Elite preaching and “impressive” writing combine in the Lukan Jesus and produce a “narrative audience…amazed at Jesus’ speech” and this Holy-Spirit cooperation between preacher and author highlights the “battle between good and evil” as the kingdom of God is ushered in to defeat the kingdom of darkness—this is done through souls immersed in the Gospel.[16] Reich concludes:

…Jesus is indicting the entire Greco-Roman agrarian stratification system. He is turning the world upside down. It is not the haves of the Greco-Roman society who have a place in the kingdom of God, but rather the poor, the hungry, the mournful.[17]

Jesus preached to elevate the marginalized of society and check the oppressors and the morally apathetic. Richard Hays offers:

Jesus is not only friend of sinners but also prophetic nemesis of the wicked. According to the gospels, Jesus is not only an inspiring…he is also Lord who demands obedience and who will at his coming sit in judgement of those who have not cared for the poor…[18]

Jesus’ moral law was the truth, the reversal of all satanic holds, and expansion of the church. Jesus’ preaching went against the grain of the minds of men in order to free them from all that is false (Luke 4:18; John 8:44, 10:10).

Ethical Viewpoints

In agreement with this author, Gosnell deduces a pneumatological Lukan ethic as a literary precursor to Acts, exemplified in a natural “on earth” pattern:

The Holy Spirit is…referred to in Luke more than in any other Gospel. That Spirit both guides and empowers Jesus. That [positive God] focus…teams up with numerous reversals of expectation and inversions of social outcomes that abound… Certainly something more than mere geographic movement from Galilee to Jerusalem is going on. In fact, the movement eventually to Jerusalem, coupled with statements about its significance (Lk 13:31-35), point to that city as the place of his ultimate destiny...[19]

Luke’s Gospel mentions Jesus as teacher “at least twenty-eight times.”[20] While Jesus traveled, he taught in the Spirit. He was physically and spiritually headed to the Holy City, as if to establish a philosophical pattern for disciples moving through a lifetime on earth in anticipation of heaven. Gosnell considers the central subject matter of Christ’s teaching to be the kingdom of God—the “restoration program” or “divine intervention program connected with God’s reign over the world.”[21]

The kingdom of God is a reversal of worldly and wicked ways which require a new “top-down” or eschatological perspective as evidenced in the Lukan reversal narrative language, such as Christ’s identity as Servant/King. Gosnell calls Christ “the humble one to be exalted:”

Luke introduces Jesus as the great one, who is to advance God’s plan to remake the world... Yet Luke principally portrays Jesus as the humble one [making] a point of showing the renowned Jesus in quite unglamorous settings. Through forecast initially as a great king, Jesus is born in lowly circumstances. …The great one does not appear great at all…he ministers throughout Galilee to all sorts of socially questionable people…[I]n Jerusalem he is thoroughly humiliated by being crucified…[t]hen, in a stunning reversal three days later, he is shown having been raised bodily from the dead. [22]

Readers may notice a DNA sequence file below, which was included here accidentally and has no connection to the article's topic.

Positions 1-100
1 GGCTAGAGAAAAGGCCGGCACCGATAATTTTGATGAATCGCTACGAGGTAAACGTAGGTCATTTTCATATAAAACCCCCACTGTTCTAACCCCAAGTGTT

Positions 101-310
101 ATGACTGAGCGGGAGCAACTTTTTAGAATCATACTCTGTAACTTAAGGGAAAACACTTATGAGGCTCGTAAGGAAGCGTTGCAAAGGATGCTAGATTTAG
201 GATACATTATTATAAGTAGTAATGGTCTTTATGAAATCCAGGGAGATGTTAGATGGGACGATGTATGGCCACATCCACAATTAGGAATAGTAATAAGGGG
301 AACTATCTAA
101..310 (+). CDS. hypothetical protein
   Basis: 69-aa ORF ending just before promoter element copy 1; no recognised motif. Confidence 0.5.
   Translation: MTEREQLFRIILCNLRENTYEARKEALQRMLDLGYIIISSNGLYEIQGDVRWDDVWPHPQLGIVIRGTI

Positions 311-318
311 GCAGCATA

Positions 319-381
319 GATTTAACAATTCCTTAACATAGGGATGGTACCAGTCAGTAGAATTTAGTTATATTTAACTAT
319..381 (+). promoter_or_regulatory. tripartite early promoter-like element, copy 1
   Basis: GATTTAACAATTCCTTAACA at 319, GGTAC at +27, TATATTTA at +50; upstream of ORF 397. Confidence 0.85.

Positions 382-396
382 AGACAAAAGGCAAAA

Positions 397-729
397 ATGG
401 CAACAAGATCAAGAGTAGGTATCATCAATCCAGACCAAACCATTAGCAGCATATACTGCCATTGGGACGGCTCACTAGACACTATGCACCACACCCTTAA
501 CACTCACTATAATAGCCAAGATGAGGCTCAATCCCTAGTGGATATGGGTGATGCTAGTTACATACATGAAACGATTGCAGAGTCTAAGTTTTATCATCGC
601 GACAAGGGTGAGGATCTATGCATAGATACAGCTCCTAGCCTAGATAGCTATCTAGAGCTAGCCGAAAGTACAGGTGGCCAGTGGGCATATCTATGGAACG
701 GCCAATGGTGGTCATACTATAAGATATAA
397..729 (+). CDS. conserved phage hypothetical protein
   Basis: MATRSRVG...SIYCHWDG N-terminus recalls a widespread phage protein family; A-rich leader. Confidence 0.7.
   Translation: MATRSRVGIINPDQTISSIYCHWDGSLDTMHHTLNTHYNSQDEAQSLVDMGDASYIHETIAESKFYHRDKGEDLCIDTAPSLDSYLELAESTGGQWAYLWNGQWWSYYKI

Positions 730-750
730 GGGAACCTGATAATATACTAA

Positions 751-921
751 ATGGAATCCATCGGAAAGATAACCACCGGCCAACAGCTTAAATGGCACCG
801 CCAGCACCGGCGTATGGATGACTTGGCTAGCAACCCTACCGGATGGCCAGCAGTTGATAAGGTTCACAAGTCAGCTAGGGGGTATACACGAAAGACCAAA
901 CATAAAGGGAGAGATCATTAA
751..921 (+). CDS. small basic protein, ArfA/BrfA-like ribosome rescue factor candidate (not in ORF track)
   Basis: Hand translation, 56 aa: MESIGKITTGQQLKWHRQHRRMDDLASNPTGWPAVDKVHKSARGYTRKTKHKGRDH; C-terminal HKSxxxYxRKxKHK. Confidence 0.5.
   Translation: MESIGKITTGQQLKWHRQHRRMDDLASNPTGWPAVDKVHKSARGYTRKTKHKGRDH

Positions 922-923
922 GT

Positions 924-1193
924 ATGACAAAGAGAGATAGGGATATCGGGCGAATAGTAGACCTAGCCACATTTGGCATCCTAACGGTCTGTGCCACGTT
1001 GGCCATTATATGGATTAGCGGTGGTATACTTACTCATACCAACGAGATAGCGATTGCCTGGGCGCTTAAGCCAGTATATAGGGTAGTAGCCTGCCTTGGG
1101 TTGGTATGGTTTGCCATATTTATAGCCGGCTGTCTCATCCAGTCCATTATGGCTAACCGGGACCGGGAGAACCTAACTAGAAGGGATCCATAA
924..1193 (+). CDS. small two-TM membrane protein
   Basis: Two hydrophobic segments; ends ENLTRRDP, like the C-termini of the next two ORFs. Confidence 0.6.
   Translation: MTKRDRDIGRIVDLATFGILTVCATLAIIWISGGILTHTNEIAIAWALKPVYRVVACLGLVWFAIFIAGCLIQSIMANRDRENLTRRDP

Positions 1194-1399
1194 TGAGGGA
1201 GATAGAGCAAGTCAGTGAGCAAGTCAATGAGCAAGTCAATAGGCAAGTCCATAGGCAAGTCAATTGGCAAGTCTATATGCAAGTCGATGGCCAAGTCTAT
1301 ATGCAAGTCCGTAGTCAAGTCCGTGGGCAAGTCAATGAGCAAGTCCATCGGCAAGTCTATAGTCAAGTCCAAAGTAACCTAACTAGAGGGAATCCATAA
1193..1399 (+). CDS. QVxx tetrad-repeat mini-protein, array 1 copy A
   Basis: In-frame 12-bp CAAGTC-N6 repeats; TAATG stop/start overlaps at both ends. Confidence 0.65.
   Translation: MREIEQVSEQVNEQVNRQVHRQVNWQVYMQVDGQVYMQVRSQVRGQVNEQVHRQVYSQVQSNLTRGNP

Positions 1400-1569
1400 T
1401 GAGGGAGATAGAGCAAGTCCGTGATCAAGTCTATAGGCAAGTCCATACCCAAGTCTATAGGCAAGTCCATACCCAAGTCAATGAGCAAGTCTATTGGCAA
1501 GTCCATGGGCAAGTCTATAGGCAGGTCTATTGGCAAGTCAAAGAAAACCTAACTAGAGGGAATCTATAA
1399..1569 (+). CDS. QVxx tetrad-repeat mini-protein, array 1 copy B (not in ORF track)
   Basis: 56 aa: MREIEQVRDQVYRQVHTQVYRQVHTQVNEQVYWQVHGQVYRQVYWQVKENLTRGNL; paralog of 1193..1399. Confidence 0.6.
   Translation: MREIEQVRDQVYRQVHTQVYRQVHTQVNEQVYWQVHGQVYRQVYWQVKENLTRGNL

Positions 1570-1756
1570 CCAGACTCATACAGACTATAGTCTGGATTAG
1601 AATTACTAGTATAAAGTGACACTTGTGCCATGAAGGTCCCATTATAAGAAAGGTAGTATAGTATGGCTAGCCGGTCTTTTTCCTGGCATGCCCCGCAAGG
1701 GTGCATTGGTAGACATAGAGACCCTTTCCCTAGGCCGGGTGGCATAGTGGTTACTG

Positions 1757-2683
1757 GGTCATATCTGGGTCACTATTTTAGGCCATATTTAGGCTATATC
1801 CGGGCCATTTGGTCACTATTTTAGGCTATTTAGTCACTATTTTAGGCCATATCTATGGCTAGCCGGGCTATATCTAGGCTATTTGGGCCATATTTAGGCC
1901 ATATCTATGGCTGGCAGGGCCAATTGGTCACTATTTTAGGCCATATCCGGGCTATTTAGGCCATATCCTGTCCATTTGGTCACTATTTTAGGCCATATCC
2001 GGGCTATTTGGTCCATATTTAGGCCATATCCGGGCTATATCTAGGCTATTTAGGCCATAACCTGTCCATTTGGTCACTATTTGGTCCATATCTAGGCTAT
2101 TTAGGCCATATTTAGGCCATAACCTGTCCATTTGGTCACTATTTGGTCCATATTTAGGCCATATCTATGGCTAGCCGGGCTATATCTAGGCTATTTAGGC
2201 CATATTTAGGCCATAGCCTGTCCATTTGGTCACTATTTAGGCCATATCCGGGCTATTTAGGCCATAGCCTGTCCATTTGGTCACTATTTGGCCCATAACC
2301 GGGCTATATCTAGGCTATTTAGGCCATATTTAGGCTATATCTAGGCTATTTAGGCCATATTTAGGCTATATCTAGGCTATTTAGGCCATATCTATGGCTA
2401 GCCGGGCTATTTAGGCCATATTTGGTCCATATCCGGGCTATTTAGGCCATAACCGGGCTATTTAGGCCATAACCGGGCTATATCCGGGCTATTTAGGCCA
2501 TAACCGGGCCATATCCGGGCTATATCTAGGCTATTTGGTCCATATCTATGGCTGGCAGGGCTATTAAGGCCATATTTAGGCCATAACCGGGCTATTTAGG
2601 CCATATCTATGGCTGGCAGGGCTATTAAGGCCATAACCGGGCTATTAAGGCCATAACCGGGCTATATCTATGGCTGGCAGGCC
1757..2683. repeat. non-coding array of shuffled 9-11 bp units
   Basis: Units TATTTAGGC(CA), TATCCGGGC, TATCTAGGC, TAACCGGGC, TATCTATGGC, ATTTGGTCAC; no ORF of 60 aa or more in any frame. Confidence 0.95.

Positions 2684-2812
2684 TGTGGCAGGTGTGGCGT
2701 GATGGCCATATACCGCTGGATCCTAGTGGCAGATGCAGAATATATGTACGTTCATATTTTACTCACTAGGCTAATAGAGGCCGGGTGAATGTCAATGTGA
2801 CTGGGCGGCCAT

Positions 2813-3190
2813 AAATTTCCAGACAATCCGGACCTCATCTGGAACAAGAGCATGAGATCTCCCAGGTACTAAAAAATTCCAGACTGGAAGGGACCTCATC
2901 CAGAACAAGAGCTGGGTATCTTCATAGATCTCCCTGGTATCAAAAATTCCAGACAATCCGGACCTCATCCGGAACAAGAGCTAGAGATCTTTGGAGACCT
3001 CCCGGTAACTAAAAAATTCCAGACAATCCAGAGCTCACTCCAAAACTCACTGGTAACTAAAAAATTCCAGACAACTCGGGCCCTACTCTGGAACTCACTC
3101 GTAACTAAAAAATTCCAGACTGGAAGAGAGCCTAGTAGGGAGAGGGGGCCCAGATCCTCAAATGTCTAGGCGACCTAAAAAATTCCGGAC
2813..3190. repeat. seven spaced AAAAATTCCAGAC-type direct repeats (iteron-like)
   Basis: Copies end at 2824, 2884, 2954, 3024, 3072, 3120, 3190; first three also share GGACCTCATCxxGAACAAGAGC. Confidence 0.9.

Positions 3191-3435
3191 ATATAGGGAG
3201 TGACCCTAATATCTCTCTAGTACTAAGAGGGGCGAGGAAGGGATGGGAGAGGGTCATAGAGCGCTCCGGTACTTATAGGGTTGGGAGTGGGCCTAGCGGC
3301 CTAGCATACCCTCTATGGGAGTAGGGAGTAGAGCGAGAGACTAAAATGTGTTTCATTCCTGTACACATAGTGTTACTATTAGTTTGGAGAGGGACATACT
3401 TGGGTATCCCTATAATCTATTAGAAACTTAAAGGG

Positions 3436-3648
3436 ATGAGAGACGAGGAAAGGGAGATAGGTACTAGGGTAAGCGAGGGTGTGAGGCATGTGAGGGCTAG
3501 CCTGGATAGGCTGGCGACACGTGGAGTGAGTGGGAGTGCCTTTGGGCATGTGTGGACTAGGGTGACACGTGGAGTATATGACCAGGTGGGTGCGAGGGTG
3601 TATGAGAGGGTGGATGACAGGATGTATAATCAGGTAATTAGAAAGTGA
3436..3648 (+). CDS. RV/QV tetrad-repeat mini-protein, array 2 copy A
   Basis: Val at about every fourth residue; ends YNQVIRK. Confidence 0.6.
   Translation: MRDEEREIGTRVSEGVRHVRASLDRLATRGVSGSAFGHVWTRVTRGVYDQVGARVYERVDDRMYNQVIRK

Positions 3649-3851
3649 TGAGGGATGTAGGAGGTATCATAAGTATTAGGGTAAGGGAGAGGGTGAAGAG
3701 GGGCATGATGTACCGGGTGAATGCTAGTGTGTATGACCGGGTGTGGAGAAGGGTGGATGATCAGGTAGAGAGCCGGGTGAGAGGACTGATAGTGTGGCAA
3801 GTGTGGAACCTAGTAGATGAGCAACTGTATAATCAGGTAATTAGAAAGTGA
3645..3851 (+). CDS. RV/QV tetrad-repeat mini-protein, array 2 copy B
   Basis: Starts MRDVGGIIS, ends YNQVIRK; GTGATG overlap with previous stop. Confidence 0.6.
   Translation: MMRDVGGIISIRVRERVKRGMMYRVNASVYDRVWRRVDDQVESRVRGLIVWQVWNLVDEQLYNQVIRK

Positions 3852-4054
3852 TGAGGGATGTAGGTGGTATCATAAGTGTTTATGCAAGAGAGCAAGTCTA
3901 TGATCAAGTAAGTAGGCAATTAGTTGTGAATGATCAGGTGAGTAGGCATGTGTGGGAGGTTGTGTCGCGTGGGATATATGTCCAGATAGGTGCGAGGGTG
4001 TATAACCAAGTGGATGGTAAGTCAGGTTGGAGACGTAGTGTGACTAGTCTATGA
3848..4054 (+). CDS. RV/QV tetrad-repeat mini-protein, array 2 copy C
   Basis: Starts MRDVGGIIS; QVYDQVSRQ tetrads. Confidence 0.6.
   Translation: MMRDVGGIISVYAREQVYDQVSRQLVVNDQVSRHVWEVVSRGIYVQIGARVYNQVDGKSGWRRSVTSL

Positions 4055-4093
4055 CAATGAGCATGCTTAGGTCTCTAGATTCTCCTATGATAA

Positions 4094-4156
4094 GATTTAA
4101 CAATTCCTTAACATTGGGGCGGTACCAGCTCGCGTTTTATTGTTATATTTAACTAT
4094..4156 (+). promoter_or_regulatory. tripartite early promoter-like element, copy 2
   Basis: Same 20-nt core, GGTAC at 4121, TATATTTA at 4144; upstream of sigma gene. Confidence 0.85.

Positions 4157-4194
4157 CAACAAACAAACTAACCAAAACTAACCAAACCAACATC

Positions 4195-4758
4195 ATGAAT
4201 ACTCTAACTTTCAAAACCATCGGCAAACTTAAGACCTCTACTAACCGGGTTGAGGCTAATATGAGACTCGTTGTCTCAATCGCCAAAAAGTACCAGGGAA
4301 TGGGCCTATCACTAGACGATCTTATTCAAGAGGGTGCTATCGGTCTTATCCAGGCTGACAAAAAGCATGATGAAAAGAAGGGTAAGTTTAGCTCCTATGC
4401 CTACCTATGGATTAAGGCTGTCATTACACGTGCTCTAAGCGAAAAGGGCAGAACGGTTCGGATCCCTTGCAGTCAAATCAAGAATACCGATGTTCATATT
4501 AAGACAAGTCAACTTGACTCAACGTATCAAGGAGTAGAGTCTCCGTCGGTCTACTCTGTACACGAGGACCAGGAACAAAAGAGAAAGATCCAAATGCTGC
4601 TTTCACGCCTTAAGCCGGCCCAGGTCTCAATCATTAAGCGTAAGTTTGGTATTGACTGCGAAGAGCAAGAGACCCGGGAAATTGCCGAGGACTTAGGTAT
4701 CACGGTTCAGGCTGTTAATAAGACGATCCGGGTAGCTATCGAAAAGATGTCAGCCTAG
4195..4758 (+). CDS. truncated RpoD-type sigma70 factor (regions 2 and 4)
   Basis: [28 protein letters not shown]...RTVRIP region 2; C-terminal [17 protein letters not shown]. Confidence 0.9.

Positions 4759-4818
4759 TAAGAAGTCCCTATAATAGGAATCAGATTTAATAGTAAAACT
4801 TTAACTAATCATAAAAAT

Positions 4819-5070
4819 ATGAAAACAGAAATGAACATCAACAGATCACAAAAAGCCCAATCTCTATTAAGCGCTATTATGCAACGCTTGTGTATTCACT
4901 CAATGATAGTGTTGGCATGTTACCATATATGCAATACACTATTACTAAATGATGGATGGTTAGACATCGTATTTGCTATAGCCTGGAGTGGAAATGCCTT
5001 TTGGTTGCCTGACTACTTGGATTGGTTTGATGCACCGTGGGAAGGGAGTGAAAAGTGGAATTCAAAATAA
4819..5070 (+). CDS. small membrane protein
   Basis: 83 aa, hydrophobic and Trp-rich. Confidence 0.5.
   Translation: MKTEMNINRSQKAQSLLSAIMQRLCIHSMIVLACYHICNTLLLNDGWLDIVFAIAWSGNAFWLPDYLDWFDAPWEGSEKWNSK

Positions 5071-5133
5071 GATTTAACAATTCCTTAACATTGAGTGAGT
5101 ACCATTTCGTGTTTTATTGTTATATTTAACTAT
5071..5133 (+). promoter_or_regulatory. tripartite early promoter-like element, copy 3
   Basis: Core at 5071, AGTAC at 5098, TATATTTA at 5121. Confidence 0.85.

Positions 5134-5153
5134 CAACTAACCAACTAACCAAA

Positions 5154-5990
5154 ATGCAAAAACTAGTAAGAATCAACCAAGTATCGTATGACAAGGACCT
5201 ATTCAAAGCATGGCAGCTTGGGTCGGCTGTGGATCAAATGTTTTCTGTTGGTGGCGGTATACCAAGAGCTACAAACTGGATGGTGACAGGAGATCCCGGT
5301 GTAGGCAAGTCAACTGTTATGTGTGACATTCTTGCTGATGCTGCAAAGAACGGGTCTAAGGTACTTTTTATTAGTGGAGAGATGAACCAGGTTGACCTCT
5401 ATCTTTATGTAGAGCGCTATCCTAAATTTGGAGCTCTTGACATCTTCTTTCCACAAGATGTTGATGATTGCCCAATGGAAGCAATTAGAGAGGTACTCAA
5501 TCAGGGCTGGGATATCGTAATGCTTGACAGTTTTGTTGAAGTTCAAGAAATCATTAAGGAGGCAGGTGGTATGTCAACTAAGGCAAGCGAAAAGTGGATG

God chose unwed Mary and silenced a priest (Luke 1:1-4:13).[23] Jesus did not “appear to meet [human] expectations” as exemplified with Lukan language “full of contrasts between high and low status people.”[24] The Lord chose fishermen, not scribes, Pharisees or priests; wicked sinners with “humiliating expressions of devotion” were accepted while religious leaders were rejected; and those in God’s will were considered family over blood (Luke 5:10; 8:1-3, 17-18, 21).[25]

The shock of God’s difference of opinion regarding role restrictions reveals inner states of morality in error. Gosnell highlights:

[In Luke 10:41-42] Mary is sitting at Jesus’ feet, the position assumed in that culture by male learners. Martha is involved in the meal preparation, the traditional female role. In another typical inversion of social roles, Mary is commended over her sister Martha. The cultural sense of propriety for Luke’s world is being challenged yet again.[26]

Kingdom preferences “obliterate…the human tendency to judge others” and make the heart transparent in order to “reshape expectations” and church destiny.[27] He continues:

When people denigrate Jesus by accusing him of being empowered by the prince of demons (Lk 11:14-26), he confronts his accusers, declaring their eventual doom (Lk 11:29-32). Jesus then challenges all people who fail to see properly who he is, and thus what God is doing and wanting in the world; when people see improperly, they reveal their own inner moral and spiritual darkness (Lk 11:33-36).[28]

Jesus’ sharp verbal teaching includes a “prophetic dimension” which, according to Gosnell, entails being held to “high standards [if] connected covenantally to God.”[29] Lukan morals involve perspectives on the excellent treatment of others, regardless of socio-cultural norms, as Jesus established a “reputation as the one who restores the world by first reversing the rejection of the marginalized.”[30] Ethics come about through discipleship which requires repentance, or “turning away from the evil in one’s life and turning toward God and the good that he wants.”[31] According to Gosnell, “ethic of relationship…is costly” and involves “self-denial” in order to make “Jesus Lord of one’s life.” [32] The kingdom of God is about “restoration of order [and] the dramatic reversal of the harm so present in the world.”[33] The foundation of ethics in Luke seems permeated with a reversal of societal considerations and defining or limiting constrictions established by cultural norms. God desires absolutely no idolatry as one must be unbound to serve the kingdom (Exod 20:3-6).